Briefly: Chile’s president Gabriel Boric has announced plans to place the country’s lithium sector under state control. Its Atacama region supplies nearly a quarter of the globe’s lithium, second only to Australia.
Lithium is a white metal that’s critical for batteries used in the energy transition. And under Chile’s new rules, any company seeking to mine Chile’s lithium will have to partner with a new state-owned firm that’ll have a controlling share.
Boric says he’ll honour existing contracts with the two lithium miners already in Chile, but hopes they’ll “negotiate” a role for the state before their contracts expire. And that does feel a little like the iceberg offering to “negotiate” with the Titanic before impact (shares in both miners sank accordingly).
The plan still requires approval from Congress, which Boric doesn’t control.
Intrigue’s take: It’s easy to see this as yet another leftist leader nationalising an industry. But the trend is bigger (and more important) than that:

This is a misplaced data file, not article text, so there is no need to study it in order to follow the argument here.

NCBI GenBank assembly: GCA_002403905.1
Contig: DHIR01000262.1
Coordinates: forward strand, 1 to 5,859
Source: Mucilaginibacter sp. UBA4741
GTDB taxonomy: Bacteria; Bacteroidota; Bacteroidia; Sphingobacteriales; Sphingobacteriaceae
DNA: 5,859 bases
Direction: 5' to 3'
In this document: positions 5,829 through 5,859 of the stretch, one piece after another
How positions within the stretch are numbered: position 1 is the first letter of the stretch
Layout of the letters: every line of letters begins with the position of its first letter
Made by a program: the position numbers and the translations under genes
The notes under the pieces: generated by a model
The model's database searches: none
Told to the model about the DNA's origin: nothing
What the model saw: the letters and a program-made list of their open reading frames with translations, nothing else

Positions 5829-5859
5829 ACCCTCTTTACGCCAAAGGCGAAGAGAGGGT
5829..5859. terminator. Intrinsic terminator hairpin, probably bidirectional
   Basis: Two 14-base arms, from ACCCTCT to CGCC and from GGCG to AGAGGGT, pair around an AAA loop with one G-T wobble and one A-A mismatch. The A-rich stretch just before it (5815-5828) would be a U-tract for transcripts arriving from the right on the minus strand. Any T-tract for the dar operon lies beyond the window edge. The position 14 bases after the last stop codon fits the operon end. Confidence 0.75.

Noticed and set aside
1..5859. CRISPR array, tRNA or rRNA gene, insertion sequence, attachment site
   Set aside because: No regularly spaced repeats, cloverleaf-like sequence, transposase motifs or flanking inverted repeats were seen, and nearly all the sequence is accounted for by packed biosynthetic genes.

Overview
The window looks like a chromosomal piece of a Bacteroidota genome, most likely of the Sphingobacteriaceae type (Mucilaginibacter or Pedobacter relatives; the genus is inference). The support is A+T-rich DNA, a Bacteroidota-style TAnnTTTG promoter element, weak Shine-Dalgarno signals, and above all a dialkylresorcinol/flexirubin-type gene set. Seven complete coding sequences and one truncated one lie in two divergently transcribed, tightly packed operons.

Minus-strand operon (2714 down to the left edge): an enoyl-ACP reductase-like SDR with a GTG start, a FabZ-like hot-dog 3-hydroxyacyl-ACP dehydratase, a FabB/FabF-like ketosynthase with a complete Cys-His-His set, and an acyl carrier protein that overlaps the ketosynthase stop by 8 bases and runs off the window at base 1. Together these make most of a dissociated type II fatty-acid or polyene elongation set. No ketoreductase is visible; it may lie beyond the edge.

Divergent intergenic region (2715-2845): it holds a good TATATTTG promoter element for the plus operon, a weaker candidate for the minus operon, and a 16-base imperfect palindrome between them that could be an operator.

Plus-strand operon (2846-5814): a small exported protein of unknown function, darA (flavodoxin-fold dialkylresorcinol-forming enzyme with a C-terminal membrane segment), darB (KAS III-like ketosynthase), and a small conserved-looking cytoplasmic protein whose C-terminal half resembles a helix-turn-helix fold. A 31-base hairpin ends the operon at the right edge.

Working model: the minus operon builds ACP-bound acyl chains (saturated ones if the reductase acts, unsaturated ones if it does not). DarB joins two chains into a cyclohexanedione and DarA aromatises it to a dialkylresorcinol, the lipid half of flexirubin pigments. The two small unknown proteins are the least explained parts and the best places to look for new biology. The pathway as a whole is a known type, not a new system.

- Multiple emerging markets are now using export bans or nationalisation to assert state control over key resources
- And advanced economies are using critical minerals strategies to assert control over key resources and dilute China’s presence
This is all partly about countries scrambling to secure resources for the energy transition. But again, it’s also bigger than that: it’s about our world getting more volatile, and countries holding tighter to anything that gives them leverage.
So something tells us this trend won’t stop with Chile, nor with lithium.
Also worth noting:
- Argentina, Bolivia, Chile and Mexico have variously floated the idea of an Opec-style lithium cartel to co-ordinate on production and pricing.
- Chile’s track record with state-owned resource companies is better than the regional average: its Codelco is the world’s largest copper miner and has a relatively strong reputation.